Dungeness Crab Season in California and Oregon remains closed. The only area harvesting Dungeness crabs is a tribal fishery in North Washington. Crabs are more expensive than normal this holiday time. It is the only area supplying the entire world. The rest of Washington has been cleared to crab. The Washington fishermen have chosen not to go. They don’t want crabbers from out of state harvesting their crabs. The closures have been proactive. Reserve Dungeness Crabs for Christmas and New Years. Call the Alioto-Lazio Fish Company locally at 1.415.673.5868. Toll free at 1.888.673.5868. Stay tune for updates about the Dungeness Crab season.Continue reading →
Circle your calendars – November 15, 2015 is coming in 5 weeks. 5 weeks and counting. Crab pots are beginning to show up on the docks. Fishermen will soon begin to repair any holes the Dungeness Crabs may have created. Buoys will be repainted with the fisherman’s colors and license number. Bait will be ordered. Start planning your crab parties. Dungeness Crab is a delicious main ingredient to so many recipes. Are you salivating yet? Delicious, sweet meat from the bodies, legs, and claws of the Dungeness Crabs can be picked in 5 weeks and counting.Continue reading →
IMG_0240 Watch Alioto-Lazio’s very own Olympian Crab Cracker at work!Continue reading →
VIA Magazine Sept/Oct 2013 – “Women stayed upstairs keeping the books,” Traverso says. But after Tom Lazio died in 1998, Traverso, her two sisters, their mom, and their grandmother took over. Via Magazine or the article in its entirety http://www.viamagazine.com/destinations/san-franciscos-waterfrontContinue reading →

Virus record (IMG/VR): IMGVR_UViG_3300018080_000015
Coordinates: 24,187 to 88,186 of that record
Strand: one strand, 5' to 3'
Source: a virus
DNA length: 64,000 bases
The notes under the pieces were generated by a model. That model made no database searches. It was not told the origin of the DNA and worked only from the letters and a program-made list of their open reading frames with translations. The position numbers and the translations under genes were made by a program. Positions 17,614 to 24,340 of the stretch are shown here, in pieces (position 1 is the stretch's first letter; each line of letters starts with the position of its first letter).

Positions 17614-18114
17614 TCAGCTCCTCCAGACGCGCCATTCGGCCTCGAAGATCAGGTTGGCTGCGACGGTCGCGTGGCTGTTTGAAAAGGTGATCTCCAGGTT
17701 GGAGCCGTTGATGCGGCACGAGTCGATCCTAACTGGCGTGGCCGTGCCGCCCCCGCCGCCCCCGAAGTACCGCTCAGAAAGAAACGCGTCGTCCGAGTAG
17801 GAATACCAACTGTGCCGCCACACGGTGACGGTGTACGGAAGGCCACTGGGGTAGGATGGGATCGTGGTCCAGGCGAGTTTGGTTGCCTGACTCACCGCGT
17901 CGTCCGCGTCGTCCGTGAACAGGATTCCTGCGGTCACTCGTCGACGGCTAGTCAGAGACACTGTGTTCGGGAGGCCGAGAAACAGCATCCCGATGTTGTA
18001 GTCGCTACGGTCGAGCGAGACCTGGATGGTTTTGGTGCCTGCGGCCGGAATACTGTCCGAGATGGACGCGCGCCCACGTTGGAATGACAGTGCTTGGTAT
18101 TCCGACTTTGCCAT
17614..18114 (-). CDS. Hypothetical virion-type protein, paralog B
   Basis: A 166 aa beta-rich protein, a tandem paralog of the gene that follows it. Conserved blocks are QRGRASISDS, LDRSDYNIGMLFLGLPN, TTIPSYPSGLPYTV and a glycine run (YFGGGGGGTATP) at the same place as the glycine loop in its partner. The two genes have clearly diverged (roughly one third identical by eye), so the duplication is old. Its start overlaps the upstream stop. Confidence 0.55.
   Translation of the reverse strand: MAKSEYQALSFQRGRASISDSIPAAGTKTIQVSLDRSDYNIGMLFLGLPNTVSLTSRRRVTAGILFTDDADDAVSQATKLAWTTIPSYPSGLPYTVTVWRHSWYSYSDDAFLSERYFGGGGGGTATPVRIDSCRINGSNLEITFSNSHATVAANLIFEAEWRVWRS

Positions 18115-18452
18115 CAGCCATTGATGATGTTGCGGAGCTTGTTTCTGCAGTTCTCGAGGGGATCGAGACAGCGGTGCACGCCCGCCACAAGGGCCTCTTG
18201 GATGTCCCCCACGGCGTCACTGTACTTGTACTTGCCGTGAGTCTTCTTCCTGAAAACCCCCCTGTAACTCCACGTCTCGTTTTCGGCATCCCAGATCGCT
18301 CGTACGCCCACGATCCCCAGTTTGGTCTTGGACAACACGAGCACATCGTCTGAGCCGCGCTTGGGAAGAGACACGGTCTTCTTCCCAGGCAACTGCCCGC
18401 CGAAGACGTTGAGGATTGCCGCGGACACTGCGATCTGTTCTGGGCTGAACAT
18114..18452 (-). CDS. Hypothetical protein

KQED’S STEPHANIE MARTIN: Around the country most agree that a Thanksgiving meal isn’t complete without the turkey. But in the Bay Area many families say the same about Dungeness crab. The buttery sweet crustacean usually hits the market in November just in time for the holidays.
Angel Cincotta grew up in the family that runs the historic Alioto-Lazio Fish Company, which specializes in crab. We met up with her at San Francisco’s Fisherman’s Wharf, where she says customers have been lining up since the crab season opened last week.
ANGEL CINCOTTA: They’re bringing their families, their families are coming in, and so therefore, they want the crab on the table because this is our Pacific Ocean treasure – Dungeness crabs.
MARTIN: When the season opens locally, what is your typical day like here?
CINCTOTTA: When opening day actually comes, you are waiting for that first load, and what we found this year – because last year there were no crabs for Thanksgiving – so this year what we found is lines out the door, and every time you look up, that line’s not getting any smaller. The phones are off the hook, which is all very positive for the business – there’s just not enough of us to figure out how to do every thing!
MARTIN: What are some of the dangers of handling live crabs? I understand that not only can they pinch you, but there’s also poison.